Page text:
The dequeue() member function removes an item from the queue and returns that item to the statement within the program that calls the dequeue() member function. However, the isEmpty() member function is called in the condition expression of the if statement within the dequeue() member function, as shown in the next code listing.

The not operator in this expression reverses the logic returned by the isEmpty() member function. The isEmpty() member function returns a false if the queue is not empty. The not operator changes this to true , enabling statements within the if statement to remove the front item from the queue and return it to the statement that calls the dequeue() member function.

 //queue.cpp #include "queue.h" Queue::Queue(int size) {  this->size = size;  values = new int[size];  front = 0;  back = 0; } Queue::~Queue() {  delete[] values; } bool Queue::isFull() {  if((back+1) % size == front)  {  return true;  }  else  {  return false;  } } bool Queue::isEmpty() {  if(back == front)  {  return true;  }  else  {  return false;  } } void Queue::enqueue(int x) {  if(!isFull())  {  back = (back+1) % size;  values[back] = x;  } } int Queue::dequeue() {  if(!isEmpty())  {  front = (front+1) % size;  return queue[front];  }  return 0; }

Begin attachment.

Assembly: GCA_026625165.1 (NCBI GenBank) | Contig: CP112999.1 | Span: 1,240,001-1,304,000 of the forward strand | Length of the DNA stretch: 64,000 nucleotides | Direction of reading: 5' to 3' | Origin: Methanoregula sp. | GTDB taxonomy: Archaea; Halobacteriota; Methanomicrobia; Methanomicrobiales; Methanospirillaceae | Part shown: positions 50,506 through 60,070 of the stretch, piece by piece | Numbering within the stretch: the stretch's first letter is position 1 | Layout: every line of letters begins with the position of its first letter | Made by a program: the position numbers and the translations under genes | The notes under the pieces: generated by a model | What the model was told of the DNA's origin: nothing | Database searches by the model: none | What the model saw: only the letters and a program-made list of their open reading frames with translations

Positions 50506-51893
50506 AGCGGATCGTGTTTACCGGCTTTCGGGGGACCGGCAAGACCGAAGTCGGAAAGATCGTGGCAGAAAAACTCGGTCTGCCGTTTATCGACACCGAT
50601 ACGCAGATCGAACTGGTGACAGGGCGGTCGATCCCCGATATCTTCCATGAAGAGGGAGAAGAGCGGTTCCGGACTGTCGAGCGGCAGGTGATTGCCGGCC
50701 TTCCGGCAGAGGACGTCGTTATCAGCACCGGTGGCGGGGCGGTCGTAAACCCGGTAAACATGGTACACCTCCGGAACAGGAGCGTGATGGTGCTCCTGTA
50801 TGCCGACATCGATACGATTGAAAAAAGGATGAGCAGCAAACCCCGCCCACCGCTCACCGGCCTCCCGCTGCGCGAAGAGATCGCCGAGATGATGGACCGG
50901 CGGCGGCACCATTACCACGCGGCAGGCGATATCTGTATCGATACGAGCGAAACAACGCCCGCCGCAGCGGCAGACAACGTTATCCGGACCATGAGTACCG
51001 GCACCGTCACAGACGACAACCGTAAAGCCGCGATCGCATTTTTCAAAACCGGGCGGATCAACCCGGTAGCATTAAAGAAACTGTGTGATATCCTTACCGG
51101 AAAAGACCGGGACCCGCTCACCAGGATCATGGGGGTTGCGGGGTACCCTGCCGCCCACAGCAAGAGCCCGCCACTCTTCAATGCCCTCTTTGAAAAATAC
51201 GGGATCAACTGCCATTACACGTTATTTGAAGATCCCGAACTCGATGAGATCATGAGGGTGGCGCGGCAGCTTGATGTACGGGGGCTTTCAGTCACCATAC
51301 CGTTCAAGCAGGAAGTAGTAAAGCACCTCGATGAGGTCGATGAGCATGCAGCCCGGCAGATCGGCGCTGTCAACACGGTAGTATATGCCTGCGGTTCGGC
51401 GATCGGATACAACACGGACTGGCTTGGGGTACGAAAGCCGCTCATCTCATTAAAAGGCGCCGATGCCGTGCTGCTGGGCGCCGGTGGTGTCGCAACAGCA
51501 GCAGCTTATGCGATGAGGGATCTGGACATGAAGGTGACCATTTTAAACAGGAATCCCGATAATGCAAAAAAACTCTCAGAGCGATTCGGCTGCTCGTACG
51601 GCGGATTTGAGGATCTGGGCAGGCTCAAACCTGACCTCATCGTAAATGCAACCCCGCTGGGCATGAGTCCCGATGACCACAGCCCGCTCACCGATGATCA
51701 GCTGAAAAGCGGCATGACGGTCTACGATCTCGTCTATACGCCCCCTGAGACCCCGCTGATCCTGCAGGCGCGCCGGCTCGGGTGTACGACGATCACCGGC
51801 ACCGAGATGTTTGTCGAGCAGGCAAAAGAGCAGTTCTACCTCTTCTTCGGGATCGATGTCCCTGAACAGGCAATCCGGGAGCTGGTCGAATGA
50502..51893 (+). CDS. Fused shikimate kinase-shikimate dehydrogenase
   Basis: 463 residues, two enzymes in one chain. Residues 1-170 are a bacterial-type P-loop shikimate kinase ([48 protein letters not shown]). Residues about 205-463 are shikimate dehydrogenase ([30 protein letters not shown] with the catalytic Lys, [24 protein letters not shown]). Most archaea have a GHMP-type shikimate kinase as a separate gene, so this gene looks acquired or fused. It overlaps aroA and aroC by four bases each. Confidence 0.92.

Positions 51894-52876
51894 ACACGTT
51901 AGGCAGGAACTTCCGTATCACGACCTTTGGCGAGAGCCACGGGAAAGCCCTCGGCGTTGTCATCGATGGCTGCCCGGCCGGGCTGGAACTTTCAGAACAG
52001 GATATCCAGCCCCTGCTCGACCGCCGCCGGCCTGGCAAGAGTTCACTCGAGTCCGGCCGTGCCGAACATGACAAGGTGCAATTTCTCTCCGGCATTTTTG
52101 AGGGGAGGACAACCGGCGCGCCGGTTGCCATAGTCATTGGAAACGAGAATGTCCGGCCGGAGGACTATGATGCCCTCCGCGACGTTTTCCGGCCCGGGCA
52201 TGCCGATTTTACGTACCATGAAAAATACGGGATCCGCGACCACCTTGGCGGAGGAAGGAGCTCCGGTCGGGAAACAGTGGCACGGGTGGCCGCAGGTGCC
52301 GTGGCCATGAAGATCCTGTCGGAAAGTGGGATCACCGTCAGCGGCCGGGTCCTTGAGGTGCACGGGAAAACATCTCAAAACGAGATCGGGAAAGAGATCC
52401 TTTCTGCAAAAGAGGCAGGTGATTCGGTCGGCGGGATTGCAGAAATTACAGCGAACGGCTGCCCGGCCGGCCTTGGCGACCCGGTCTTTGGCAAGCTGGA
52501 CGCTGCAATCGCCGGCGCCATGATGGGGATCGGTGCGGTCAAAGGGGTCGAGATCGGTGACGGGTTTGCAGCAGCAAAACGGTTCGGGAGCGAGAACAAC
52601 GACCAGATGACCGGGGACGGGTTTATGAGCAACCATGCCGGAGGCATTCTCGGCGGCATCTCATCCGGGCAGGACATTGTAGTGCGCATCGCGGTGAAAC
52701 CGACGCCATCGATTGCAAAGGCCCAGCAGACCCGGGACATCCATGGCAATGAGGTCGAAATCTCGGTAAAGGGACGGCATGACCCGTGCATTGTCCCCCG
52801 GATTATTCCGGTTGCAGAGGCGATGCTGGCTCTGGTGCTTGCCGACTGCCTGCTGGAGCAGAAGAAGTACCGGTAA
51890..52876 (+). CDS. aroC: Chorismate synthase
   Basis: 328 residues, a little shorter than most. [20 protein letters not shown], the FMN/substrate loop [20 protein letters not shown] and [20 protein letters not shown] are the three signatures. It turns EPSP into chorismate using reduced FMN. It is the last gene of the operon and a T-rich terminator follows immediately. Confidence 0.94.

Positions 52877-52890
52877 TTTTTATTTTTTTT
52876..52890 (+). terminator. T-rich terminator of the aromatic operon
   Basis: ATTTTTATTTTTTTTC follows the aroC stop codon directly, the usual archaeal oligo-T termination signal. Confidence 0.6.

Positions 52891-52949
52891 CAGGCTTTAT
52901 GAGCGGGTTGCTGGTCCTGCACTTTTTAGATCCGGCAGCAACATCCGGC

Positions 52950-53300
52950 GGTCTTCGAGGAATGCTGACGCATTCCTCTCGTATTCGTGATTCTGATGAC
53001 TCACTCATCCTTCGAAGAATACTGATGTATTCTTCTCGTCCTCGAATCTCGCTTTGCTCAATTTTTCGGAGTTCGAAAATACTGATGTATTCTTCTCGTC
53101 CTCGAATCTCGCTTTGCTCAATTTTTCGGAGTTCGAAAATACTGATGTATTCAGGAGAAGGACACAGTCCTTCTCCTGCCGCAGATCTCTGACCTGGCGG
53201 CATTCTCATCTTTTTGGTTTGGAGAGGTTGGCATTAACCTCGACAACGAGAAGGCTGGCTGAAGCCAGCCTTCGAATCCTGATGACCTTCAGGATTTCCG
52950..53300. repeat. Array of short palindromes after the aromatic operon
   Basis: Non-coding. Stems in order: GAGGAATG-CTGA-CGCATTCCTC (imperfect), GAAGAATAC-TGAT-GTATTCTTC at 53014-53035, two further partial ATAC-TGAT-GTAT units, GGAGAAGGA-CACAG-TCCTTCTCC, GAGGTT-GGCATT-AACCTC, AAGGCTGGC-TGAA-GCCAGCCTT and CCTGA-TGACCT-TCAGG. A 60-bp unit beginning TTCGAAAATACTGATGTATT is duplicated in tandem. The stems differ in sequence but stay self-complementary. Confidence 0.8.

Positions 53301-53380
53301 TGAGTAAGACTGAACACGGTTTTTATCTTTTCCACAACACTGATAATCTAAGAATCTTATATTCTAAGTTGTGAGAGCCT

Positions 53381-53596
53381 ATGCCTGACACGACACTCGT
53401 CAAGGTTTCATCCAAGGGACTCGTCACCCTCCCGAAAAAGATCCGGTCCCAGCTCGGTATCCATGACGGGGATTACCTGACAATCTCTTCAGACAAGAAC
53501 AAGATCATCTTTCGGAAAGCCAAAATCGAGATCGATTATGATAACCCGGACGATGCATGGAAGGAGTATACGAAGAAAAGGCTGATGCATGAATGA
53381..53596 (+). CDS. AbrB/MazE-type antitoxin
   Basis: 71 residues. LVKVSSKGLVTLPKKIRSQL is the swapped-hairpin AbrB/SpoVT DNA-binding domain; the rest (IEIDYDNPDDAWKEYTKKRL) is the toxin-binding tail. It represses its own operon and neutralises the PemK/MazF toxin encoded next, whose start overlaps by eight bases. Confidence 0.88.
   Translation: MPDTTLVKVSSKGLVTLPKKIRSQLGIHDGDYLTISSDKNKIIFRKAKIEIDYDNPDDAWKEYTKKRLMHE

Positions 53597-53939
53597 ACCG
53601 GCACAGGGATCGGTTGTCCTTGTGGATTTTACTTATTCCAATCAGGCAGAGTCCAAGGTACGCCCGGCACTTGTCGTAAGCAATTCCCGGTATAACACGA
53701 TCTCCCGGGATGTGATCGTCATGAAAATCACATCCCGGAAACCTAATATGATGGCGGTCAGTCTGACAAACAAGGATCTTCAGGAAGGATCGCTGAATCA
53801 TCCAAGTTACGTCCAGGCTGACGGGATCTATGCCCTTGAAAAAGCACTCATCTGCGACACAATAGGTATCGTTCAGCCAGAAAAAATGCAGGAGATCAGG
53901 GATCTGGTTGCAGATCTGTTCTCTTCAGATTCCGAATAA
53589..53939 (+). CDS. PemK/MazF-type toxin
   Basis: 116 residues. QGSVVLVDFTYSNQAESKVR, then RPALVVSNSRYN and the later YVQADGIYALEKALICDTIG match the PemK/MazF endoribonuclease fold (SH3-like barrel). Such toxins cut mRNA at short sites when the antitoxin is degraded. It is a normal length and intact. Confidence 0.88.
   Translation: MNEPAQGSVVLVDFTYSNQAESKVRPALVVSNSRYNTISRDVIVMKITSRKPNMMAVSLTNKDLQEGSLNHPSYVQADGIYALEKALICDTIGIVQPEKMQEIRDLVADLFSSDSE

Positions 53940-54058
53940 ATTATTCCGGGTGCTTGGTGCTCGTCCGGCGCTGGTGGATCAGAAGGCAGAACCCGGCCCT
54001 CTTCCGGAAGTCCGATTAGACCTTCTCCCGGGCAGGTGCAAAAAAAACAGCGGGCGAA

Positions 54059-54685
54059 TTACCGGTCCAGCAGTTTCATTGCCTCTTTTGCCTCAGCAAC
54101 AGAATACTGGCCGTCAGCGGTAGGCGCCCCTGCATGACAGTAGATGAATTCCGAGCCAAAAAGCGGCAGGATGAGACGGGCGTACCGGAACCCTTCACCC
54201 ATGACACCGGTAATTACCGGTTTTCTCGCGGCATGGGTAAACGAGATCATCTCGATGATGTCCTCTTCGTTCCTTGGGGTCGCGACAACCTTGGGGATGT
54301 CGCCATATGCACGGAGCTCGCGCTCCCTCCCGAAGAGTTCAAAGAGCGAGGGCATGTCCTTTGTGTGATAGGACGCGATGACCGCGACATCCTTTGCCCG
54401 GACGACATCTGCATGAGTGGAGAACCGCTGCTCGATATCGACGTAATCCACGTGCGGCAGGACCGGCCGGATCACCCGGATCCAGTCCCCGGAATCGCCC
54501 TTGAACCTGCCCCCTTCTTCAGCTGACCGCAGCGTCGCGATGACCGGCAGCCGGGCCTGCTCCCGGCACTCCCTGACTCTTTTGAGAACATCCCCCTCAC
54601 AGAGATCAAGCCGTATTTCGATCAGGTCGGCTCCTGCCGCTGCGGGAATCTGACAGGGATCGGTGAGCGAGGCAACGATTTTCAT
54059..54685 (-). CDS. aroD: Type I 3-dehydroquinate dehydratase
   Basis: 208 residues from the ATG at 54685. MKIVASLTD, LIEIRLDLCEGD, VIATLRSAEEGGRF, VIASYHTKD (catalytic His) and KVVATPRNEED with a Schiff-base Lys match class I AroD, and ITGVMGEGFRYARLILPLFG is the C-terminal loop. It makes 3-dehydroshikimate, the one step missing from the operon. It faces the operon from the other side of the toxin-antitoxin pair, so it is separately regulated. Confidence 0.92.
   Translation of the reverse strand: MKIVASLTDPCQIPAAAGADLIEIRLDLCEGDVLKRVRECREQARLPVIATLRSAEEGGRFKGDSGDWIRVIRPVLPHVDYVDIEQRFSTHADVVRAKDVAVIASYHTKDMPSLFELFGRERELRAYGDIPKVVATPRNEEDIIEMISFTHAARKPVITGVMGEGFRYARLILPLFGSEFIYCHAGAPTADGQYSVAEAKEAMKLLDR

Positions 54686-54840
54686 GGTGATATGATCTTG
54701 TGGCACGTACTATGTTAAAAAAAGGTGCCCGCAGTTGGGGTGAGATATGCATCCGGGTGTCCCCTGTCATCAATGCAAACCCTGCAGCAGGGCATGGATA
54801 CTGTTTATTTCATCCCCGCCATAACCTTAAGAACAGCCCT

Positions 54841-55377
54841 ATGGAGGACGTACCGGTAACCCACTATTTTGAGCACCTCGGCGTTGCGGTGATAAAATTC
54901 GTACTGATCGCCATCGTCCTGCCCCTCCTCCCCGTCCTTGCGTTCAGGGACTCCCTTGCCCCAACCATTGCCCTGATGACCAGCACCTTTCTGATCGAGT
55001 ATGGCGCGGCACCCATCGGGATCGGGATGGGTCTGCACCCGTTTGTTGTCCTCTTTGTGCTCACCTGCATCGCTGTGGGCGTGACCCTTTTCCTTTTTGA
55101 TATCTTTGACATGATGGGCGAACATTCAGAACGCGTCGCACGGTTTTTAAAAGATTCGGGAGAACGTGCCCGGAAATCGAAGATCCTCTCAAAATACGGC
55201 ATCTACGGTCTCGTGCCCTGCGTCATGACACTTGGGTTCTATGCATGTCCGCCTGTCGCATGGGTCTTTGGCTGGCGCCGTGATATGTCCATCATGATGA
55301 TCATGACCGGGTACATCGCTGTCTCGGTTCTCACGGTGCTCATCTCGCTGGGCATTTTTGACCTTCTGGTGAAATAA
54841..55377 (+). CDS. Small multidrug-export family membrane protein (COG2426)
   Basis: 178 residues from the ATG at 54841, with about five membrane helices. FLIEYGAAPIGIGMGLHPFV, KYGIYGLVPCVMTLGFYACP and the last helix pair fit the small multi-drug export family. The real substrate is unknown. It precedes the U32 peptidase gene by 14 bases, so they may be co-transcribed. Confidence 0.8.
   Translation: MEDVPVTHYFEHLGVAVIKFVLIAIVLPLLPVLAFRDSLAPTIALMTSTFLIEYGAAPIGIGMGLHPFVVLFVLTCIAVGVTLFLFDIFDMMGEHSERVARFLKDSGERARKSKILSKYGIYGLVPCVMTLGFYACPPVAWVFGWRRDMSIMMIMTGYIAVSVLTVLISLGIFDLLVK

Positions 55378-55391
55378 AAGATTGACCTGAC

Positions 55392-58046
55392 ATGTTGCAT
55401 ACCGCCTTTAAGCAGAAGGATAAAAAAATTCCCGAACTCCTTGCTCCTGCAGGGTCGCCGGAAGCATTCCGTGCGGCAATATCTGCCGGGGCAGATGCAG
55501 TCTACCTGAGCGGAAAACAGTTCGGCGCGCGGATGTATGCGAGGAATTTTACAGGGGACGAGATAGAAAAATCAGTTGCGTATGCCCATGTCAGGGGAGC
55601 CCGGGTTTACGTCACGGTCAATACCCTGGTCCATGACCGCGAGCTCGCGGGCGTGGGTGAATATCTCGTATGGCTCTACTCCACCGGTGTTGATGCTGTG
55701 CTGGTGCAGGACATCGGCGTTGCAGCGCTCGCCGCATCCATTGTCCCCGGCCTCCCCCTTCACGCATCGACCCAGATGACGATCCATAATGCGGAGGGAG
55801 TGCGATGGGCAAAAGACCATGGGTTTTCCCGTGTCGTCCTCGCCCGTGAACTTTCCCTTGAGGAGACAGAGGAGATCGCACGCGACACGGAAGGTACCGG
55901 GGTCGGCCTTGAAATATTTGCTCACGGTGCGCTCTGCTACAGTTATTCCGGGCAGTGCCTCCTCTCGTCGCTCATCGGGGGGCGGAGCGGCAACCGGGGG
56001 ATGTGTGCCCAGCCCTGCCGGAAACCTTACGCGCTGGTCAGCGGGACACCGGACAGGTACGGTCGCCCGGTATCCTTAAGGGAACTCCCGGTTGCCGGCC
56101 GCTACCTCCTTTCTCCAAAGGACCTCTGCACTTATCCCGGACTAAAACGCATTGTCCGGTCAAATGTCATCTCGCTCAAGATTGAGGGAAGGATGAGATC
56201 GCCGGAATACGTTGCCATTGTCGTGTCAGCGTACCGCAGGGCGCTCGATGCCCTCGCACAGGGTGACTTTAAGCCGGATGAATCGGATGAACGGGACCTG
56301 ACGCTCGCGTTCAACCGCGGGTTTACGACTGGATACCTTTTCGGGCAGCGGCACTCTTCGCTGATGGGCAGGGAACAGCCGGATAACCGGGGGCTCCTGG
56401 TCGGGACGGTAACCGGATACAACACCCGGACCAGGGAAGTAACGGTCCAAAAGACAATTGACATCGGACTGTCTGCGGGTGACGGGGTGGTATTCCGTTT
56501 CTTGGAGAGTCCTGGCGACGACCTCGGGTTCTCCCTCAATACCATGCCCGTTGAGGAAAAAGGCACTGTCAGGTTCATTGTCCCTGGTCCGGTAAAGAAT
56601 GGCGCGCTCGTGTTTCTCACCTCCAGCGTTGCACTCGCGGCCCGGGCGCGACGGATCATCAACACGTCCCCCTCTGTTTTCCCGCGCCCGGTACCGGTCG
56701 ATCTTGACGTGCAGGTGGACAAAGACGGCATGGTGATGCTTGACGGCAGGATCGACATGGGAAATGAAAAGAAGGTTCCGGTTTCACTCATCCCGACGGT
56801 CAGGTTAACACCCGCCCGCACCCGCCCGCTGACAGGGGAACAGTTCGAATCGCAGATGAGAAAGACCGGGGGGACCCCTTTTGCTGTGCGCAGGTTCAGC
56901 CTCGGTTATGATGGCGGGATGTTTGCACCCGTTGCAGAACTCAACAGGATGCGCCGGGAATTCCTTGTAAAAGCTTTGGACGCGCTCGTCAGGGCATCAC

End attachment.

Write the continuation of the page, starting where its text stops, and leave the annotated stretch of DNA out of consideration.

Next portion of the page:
The queueProgram.cpp is where all the action takes place. It is here that an instance of the Queue class is declared and manipulated. As you can see in the next example, the first statement in the program uses the new operator to declare an instance of the Queue class and set the size to 8 elements. The new operator returns a pointer that is assigned to a pointer to an instance of the Queue class.

The next three statements call the enqueue() member function three times to place the values 10, 20, and 30 in the queue, respectively. The program concludes by calling the dequeue() member function three times to display the contents of the queue. Figure 5-6 shows the queue and the array after the last call to the enqueue() member function is made.

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Figure 5-6: Here s the queue and the array after the last call to the enqueue() member function is made.
 //queueProgram.cpp #include <iostream> using namespace std; void main(){  Queue *queue = new Queue(8);  queue->enqueue(10);  queue->enqueue(20);  queue->enqueue(30);  for(int i=0; i<3; i++)  {  cout << queue->dequeue() << endl;  } } 



Data Structures Demystified
Data Structures Demystified (Demystified)
ISBN: 0072253592
EAN: 2147483647
Year: 2006
Pages: 90